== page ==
The Takeaway: Lookaway is a solid parkland offering in the greater Philadelphia area that is highlighted by a half dozen holes that stand out among the rest, including the final half of the inward nine. Conditioning and playability are an emphasis at the club where you'll find pure turf and a course that caters to all handicap levels. Grade B
Designer: Rees Jones in 1999
Phone Number: (215) 794-5727
Course Website: Official Website - Visit Lookaway Golf Club's official website by clicking on the link provided.
Directions: Get here! - 4219 Upper Mountain Road, Buckingham, Pennsylvania 18912
Accolades: Ranked 9th in Pennsylvania on Golf Course Gurus' Best in State list.
What to Expect: Located 30 miles north of Philadelphia and just 20 miles west of Trenton, NJ, Lookaway Golf Club finds itself in historic Bucks County which is bordered by the famed Delaware River. Lookaway is a Rees Jones design where the club emphasizes two main things; playability and a caddie program. The course is one of the most playable courses you'll find, until you get to the 18th, and thus attracts a membership with a lot more ladies and high handicappers than you'll find at prestigious Philadelphia area clubs Merion and Aronimink. The gentle moving terrain creates a very walkable course and helps the caddie program thrive although players also have the option of riding a cart if they wish. Kudos are given to the course superintendent that keeps that turf in impeccable shape which is aided by the fact that the club invested in sand capping their fairways and greens to improve drainage. Ultimately the course is characterized with the 4th and 7th highlighting the opening 13 holes before Lookaway unveils its impressive five hole closing stretch. In fact, if the entire course were up to caliber with the final quintuple of holes, Lookaway would have an argument of being a top 100 course; but alas, it simply isn't the case much like many other solid courses outside the grasps of greatness. In the end, Lookaway is a good golf course that isn't overly difficult, enjoys nice surroundings, and is a pleasant course to enjoy on a daily basis.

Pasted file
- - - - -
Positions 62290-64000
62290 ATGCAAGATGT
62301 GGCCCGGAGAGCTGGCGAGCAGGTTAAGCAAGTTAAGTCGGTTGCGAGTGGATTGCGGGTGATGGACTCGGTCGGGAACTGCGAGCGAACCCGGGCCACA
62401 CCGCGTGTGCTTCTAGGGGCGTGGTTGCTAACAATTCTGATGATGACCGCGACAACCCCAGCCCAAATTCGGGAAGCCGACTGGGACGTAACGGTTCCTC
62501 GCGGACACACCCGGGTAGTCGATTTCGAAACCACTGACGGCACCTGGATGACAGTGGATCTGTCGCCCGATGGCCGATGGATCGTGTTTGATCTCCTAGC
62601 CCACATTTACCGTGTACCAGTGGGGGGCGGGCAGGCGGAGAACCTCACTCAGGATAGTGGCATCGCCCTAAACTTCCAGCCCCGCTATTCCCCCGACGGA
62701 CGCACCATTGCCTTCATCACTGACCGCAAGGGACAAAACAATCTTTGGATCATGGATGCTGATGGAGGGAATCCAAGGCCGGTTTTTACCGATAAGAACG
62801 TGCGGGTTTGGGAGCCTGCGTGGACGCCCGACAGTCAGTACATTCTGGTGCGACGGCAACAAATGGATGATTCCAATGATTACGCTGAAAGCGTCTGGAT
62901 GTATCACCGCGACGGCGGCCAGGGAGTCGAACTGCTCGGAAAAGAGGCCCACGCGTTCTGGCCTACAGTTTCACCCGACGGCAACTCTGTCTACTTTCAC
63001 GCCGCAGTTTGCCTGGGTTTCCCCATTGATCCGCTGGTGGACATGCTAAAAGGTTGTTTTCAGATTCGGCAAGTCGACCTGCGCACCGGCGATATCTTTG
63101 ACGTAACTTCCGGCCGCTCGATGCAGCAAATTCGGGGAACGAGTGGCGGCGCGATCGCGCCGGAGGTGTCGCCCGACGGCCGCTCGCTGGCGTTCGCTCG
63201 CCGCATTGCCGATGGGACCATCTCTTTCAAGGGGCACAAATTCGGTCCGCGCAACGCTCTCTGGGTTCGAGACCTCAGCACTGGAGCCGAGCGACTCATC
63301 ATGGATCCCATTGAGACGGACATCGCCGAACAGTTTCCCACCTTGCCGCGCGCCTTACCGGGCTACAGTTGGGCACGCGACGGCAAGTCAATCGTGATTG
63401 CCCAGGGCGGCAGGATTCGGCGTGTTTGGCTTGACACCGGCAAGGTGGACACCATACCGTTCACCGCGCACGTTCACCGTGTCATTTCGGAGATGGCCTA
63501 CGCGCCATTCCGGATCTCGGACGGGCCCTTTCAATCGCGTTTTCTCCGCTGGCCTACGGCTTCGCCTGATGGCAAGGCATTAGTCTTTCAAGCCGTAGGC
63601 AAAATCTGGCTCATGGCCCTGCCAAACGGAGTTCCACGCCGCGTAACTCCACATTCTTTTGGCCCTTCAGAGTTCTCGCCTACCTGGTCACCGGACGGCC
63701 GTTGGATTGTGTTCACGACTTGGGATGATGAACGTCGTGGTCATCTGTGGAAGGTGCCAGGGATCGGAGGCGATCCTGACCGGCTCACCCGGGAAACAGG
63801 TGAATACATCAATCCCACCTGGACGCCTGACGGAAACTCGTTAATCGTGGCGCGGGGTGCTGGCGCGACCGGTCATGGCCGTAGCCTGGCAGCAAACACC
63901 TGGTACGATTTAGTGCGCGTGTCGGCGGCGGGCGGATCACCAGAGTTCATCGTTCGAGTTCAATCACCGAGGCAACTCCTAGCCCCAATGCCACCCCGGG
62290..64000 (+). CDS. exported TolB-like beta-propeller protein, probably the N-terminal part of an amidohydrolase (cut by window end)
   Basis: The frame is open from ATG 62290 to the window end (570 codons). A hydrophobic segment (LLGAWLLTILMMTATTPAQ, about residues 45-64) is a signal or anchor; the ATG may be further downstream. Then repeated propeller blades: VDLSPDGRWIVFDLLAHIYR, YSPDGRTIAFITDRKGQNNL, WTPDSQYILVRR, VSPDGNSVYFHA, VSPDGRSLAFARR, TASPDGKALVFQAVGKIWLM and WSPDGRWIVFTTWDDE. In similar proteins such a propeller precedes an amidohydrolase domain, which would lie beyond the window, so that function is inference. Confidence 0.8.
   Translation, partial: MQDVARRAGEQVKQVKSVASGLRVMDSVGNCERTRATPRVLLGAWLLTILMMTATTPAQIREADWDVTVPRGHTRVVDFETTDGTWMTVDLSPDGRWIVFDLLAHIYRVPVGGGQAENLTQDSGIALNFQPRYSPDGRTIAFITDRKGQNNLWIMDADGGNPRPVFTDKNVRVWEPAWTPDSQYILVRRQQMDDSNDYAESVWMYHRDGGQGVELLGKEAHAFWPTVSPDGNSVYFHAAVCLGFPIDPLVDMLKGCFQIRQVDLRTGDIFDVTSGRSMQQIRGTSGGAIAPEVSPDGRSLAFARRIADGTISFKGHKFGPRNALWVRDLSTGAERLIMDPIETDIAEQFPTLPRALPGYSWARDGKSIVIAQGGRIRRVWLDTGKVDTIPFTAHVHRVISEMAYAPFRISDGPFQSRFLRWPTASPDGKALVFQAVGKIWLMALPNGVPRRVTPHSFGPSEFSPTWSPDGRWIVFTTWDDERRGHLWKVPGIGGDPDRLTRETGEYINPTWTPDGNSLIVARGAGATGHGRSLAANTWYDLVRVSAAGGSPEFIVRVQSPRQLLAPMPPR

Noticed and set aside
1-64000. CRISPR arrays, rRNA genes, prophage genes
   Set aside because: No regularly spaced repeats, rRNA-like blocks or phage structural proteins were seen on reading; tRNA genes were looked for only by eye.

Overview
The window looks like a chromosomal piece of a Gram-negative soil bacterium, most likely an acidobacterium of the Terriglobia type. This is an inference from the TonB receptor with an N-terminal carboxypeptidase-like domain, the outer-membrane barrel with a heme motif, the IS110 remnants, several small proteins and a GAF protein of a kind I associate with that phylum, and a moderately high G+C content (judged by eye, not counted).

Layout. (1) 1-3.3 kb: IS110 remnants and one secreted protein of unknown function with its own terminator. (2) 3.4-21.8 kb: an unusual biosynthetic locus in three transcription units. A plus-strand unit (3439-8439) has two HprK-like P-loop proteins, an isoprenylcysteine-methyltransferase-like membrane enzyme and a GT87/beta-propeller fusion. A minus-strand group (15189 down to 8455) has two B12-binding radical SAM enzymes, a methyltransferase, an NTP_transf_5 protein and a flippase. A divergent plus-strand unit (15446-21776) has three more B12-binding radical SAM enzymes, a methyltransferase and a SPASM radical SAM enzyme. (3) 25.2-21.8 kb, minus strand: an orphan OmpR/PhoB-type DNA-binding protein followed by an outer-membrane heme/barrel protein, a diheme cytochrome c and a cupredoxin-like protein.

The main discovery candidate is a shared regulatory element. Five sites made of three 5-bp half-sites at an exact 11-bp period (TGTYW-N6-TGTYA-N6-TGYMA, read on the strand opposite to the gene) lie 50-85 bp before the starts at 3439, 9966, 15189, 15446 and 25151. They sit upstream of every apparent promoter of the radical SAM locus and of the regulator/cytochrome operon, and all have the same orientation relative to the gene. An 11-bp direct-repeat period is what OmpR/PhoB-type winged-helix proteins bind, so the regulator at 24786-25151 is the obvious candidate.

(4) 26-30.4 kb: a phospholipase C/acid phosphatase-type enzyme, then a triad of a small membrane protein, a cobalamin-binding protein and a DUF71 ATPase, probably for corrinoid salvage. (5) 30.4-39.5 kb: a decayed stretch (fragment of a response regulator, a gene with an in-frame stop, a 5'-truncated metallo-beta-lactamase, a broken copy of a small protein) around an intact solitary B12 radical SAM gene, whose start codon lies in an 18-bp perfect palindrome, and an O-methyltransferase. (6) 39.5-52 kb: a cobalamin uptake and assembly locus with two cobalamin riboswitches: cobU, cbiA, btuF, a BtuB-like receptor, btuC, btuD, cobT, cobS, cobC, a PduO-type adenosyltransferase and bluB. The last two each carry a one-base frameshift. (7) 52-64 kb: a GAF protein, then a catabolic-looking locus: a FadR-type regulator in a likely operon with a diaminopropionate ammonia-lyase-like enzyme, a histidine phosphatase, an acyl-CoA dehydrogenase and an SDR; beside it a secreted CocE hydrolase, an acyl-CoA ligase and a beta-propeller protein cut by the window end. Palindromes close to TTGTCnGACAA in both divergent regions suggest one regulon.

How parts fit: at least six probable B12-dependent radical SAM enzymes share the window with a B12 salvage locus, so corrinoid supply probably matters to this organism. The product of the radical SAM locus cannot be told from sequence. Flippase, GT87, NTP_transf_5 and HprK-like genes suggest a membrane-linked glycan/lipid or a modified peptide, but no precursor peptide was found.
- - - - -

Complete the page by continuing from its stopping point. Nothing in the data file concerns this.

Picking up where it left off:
By the Numbers
Individual Hole Analysis
Signature Hole: 7th Hole – 399 Yard Par 4 – The best hole on the front nine and one of the signature designs on the property, the 7th hole is a dogleg left with a risk/reward element. A 250 yard drive straight away will tumble your ball into one of the bunkers sitting on the outside corner of the dogleg which begs longer hitters to challenge the trees on the inside corner and cut some serious yards off. A 300 yard downhill bomb over the trees will leave you just a flip wedge over a creek and into the green. A lone bunker frames the entire right side of the putting surface and stands as the last defense of this hole that patrons look forward to playing each time around Lookaway.
Best Par 3: 15th Hole – 170 Yards – Playing slightly uphill, the 15th features a wide but relatively shallow putting surface to attack with a large menacing bunker fronting the entire green. Short and long are both bad misses, so the sacrifice is with accuracy rather than distance control on this one-shotter which makes club selection vital as ever. I really like when a course features at least one uphill par three and Lookaway comes through with this offering; a simple but effective hole as the final par three on the course.